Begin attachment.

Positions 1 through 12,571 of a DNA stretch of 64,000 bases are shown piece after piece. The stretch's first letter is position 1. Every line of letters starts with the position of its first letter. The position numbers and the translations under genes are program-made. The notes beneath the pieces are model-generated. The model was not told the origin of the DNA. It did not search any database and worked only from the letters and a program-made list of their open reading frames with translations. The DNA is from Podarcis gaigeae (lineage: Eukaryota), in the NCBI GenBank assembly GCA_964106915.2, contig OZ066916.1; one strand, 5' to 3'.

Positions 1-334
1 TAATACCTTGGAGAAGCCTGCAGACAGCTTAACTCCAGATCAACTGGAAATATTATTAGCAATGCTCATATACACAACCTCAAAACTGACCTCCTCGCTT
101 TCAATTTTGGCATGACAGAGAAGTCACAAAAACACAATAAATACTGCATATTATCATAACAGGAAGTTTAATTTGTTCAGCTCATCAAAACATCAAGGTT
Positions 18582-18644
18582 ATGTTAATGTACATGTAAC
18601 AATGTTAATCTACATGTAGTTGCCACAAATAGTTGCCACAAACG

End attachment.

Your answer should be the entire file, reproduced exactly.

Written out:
Positions 1 through 12,571 of a DNA stretch of 64,000 bases are shown piece after piece. The stretch's first letter is position 1. Every line of letters starts with the position of its first letter. The position numbers and the translations under genes are program-made. The notes beneath the pieces are model-generated. The model was not told the origin of the DNA. It did not search any database and worked only from the letters and a program-made list of their open reading frames with translations. The DNA is from Podarcis gaigeae (lineage: Eukaryota), in the NCBI GenBank assembly GCA_964106915.2, contig OZ066916.1; one strand, 5' to 3'.

Positions 1-334
1 TAATACCTTGGAGAAGCCTGCAGACAGCTTAACTCCAGATCAACTGGAAATATTATTAGCAATGCTCATATACACAACCTCAAAACTGACCTCCTCGCTT
101 TCAATTTTGGCATGACAGAGAAGTCACAAAAACACAATAAATACTGCATATTATCATAACAGGAAGTTTAATTTGTTCAGCTCATCAAAACATCAAGGTT
Positions 18582-18644
18582 ATGTTAATGTACATGTAAC
18601 AATGTTAATCTACATGTAGTTGCCACAAATAGTTGCCACAAACG